Social suppression of reproduction in the naked mole-rat, Heterocephalus glaber : -Plasma LH concentrations and differential pituitary responsiveness to exogenous GnRH

Master Thesis


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University of Cape Town

The naked mole-rat provides possibly the most extreme example of socially-induced reproductive suppression observed in any mammal. The majority of colony members remain reproductively suppressed for their entire lives, nevertheless they are not sterile, and can become reproductively active soon after removal from the colony. The breeding female controls reproductive suppression in the non-breeding animals, and both males and females are sensitive to her presence and reproductive state. The breeding female is thought to maintain reproductive suppression in the non-breeding animals by preferentially directing agonistic behaviour towards those animals that pose the greatest threat to her reproductive supremacy. Previous studies have investigated the phenomenon of reproductive suppression in the naked mole-rat, and have compared breeding and non-breeding animals selected at random from several colonies (Faulkes, 1990; Faulkes et al., 1990a; 1990b; Faulkes & Abbott, 1991), but none has looked at the individuals of entire colonies. Moreover, the time in the breeding female 's reproductive cycle when data have been collected has never been standardised. The aim of this study was to conduct the first large-scale investigation of reproductive suppression in the individuals of entire colonies of naked-mole-rats, over the reproductive cycle of the breeding female. The study was conducted on two colonies of naked mole-rats. In order to standardise the time in the breeding female's reproductive cycle during which data would be collected, the gestation period was divided into three time intervals, early (days 1-15), mid (days 30-40) and late (days 55-65) pregnancy, with the assumption that mating occurred on day 10 after parturition. During each time interval, behavioural data and blood samples were collected, and GnRH challenges were performed on all the colony members over 26 g. An in-vitro bioassay based on the production of testosterone by dispersed mouse Leydig cells was used to measure LH concentration in plasma samples collected before and 20 min after an exogenous dose of 0.1 μg GnRH. The results of this study support the findings of these previous studies, by providing conclusive evidence for reproductive suppression in non-breeding naked mole-rats, and by confirming that non-breeding females are more suppressed than non-breeding males.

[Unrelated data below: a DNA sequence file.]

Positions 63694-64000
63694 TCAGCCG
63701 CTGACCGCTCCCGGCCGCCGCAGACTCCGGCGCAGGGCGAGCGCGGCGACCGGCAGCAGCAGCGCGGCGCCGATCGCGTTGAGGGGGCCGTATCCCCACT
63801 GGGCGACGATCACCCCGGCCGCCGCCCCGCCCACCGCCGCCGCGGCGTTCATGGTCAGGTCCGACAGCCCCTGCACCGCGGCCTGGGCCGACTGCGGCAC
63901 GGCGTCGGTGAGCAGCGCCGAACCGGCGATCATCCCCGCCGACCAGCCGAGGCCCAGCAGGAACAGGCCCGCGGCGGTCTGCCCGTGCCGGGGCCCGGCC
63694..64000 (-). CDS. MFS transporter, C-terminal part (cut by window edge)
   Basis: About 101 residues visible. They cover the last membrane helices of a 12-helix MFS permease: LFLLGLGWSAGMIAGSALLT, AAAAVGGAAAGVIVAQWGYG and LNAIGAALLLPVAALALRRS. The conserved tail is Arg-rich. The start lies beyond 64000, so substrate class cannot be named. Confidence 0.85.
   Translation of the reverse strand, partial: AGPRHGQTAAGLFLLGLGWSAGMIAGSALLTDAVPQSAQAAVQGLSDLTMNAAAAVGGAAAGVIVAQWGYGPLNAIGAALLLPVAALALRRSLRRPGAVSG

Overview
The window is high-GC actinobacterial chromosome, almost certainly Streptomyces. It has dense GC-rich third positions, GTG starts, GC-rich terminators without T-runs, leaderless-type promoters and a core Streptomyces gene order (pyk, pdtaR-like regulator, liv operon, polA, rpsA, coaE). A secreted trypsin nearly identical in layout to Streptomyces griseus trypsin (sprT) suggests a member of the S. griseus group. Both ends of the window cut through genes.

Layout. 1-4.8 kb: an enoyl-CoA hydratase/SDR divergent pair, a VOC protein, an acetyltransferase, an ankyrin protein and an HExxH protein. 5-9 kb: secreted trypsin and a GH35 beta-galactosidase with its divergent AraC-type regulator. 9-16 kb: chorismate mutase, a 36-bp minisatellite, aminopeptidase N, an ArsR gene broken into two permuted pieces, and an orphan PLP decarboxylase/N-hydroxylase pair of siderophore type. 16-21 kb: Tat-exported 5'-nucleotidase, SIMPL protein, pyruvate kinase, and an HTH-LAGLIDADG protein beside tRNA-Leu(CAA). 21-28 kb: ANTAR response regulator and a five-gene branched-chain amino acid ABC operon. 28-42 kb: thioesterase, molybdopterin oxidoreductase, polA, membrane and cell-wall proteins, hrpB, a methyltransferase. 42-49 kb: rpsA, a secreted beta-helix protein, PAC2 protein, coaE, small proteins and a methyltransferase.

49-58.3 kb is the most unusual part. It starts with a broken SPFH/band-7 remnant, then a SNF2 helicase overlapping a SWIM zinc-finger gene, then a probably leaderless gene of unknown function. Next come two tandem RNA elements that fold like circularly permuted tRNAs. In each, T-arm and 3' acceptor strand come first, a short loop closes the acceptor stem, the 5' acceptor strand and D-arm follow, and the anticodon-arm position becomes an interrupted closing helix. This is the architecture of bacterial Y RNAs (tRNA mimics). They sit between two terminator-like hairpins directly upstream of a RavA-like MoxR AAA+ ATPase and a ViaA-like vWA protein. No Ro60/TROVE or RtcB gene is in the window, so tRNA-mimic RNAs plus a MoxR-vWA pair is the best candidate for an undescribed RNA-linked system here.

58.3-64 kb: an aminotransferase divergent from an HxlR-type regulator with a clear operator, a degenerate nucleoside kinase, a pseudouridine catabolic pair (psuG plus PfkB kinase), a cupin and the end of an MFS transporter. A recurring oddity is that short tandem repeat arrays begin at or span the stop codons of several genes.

Bibliography: pages 104-111.